Valentine’s Day Rice Pudding

 

A creamy rice pudding is one of the most nostalgic comfort foods. You need to use short-grain rice, which plumps up as it cooks. This is definitely a forgotten pudding and it gets an unbelievable reaction every time!

 

Serves 6–8

 

100g (31⁄2oz) pearl rice (short-grain rice)

50g (2oz) sugar

small knob of butter

1. 2 litres (2 pints) milk

 

1 x 1. 2 litre (2 pint) capacity pie dish

 

Preheat the oven to 180ºC/350ºF/gas mark 4.

 

Put the rice, sugar and butter into a pie dish. Bring the milk to the boil and pour over. Bake for 1–1 1⁄2 hours. The skin should be golden; the rice underneath should be cooked through and have soaked up the milk, but still be soft and creamy. Time it so that it’s ready just in time for pudding. If it has to wait in the oven for ages it will be dry and dull and you’ll wonder why you bothered.

 

Three good things to serve with rice pudding:

•           Softly whipped cream and soft brown sugar (make a heart stencil to sprinkle the sugar over)

•           Compote of apricots and cardamom

•           Compote of sweet apples and rose geranium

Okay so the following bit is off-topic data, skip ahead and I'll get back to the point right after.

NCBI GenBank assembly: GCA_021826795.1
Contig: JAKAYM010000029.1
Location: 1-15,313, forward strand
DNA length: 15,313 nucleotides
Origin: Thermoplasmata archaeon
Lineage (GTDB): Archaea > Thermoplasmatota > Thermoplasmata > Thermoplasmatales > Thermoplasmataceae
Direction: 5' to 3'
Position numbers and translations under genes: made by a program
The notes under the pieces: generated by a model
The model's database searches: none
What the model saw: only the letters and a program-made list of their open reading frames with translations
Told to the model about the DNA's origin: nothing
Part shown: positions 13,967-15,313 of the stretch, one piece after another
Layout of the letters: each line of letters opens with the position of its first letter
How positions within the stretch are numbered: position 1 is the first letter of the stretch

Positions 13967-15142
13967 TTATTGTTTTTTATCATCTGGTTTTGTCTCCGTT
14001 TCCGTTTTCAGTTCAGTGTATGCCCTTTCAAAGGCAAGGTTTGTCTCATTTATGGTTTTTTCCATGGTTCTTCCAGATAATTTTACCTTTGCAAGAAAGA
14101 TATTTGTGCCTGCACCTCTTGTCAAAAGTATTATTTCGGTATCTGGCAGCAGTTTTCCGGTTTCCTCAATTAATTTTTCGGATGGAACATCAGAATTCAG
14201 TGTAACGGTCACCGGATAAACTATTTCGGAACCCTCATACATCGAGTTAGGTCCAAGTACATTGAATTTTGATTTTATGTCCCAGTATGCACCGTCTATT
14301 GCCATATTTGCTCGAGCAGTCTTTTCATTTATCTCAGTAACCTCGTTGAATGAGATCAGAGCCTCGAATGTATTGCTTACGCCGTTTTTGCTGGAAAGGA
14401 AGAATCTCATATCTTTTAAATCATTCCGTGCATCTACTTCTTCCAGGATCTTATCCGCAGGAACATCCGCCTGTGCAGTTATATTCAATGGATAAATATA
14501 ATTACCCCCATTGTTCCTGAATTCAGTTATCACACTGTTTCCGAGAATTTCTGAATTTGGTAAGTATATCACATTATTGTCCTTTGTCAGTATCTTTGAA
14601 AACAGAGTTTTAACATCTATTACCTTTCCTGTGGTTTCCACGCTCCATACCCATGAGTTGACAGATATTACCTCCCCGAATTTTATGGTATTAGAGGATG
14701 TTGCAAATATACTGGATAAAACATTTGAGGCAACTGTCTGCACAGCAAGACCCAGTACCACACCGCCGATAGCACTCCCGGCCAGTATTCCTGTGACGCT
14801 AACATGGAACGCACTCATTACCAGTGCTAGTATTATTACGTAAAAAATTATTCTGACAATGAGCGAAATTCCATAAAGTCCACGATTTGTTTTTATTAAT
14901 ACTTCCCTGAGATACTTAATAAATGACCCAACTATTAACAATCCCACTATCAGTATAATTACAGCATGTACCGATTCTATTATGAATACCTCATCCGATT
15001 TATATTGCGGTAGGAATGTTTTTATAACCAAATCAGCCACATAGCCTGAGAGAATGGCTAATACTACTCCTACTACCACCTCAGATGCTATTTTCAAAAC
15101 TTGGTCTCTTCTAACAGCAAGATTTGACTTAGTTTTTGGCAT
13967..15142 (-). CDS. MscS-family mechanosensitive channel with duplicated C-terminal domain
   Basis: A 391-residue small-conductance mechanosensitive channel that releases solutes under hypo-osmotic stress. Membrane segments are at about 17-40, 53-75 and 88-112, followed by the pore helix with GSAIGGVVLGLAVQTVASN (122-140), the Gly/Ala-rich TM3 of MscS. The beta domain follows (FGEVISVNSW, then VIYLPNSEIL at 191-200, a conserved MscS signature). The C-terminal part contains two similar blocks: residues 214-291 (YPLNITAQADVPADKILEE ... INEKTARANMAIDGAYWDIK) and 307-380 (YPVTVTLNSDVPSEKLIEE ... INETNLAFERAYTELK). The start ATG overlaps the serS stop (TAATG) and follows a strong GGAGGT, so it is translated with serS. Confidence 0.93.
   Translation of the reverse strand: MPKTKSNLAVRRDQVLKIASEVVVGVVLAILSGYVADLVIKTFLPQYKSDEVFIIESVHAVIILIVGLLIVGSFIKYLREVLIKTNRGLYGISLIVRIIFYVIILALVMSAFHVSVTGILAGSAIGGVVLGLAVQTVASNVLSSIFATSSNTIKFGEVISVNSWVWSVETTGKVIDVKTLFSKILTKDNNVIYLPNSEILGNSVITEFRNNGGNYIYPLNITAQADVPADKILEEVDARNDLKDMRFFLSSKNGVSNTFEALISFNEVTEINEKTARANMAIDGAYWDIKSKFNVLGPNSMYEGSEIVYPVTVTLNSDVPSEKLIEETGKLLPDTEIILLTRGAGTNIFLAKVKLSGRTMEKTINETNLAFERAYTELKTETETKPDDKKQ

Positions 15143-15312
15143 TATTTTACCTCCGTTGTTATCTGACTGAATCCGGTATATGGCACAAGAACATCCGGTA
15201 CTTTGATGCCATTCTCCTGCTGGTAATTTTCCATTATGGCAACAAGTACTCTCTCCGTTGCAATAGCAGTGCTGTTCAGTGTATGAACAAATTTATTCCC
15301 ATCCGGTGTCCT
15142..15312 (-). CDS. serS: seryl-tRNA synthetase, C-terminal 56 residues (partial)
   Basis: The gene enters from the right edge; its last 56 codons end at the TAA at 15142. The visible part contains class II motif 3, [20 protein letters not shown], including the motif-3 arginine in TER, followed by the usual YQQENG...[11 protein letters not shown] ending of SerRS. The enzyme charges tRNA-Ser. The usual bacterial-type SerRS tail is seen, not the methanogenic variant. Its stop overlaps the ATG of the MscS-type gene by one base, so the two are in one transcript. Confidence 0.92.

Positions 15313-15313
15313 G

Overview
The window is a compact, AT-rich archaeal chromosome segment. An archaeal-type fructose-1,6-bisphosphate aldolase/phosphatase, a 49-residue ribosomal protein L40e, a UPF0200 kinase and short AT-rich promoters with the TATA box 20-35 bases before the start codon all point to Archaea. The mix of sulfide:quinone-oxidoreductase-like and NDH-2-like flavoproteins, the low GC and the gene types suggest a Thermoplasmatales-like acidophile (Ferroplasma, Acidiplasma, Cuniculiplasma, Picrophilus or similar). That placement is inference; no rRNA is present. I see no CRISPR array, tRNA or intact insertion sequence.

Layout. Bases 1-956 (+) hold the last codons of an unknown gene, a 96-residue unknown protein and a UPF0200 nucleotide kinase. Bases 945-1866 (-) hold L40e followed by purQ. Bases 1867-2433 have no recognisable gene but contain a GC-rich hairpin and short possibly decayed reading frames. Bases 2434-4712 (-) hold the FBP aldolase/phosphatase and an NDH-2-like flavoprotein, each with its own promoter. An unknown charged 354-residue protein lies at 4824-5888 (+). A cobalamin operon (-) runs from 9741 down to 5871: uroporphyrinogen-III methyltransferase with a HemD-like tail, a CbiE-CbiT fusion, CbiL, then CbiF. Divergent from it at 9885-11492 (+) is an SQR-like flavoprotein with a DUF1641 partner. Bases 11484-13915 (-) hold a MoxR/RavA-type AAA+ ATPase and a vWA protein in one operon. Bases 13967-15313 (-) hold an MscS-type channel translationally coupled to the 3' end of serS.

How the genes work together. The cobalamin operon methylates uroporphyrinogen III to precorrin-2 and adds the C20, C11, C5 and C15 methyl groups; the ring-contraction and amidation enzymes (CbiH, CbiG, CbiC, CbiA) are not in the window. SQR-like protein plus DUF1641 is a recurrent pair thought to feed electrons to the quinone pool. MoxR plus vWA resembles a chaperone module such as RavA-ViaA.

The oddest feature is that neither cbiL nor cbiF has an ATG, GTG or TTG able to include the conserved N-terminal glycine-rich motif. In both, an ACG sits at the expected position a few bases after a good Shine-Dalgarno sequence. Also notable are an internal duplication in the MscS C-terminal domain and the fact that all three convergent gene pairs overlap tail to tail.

Hottips

Seems like it’s all happening in Ringsend and Stoneybatter – the Shoreditch and Hackney of Dublin. Recently I popped into Food Game on Lotts Road near the Aviva Stadium, a tiny, cute little café and foodstore with a signal red awning and a couple of tables on the pavement. The interior is hip and cool, the menu is short, simple and well-chosen and the home baking pretty damn delicious, try their choccie dipped oatcakes or bacon and egg pies. Bring along your special pet. www.foodgame.ie

Winter Suppers – Michelle Darmody’s Cake Café in Dublin is offering another treat this year – Giles Clark whose impressive CV includes stints at Noma in Copenhagen, Alinea in Chicago and St Johns Bread and Wine in London – will cook a series of Winter Suppers on 13th, 14th, 15th and 16th February. Tickets cost €35.00 which includes a four course meal – you’ll need to book fast – 01- 4789394.

The buffaloes at Toonsbridge Dairy near Macroom, West Cork are milking again so we can look forward to Irish Mozzarella within the next few weeks. I recently picked up some plump Turkish figs and unsulphured apricots as well as olives from the Olive Stall close to the Midleton Farmers Market – 026 41471.

Come and make some noise at Ballymaloe Cookery School! East Cork Slow Food are having a Wassailing ceremony of eating, drinking and singing to scare away evil spirits and ensure a bountiful harvest of apples in the Autumn – today at 5.30pm in the orchard near the Shell House. Delicious free range pig on a spit and mulled apple juice with lots of dancing and singing around the bonfire, bring something to make music and noise and wear your wellies! Slow Food Members – €4.00 – Non Slow Food Members – €5.00. Pulled free range pork sandwich €10.000. Proceeds to the East Cork Slow Food Educational Project. Enquiries 085-2295237.

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Darina Allen
By Darina Allen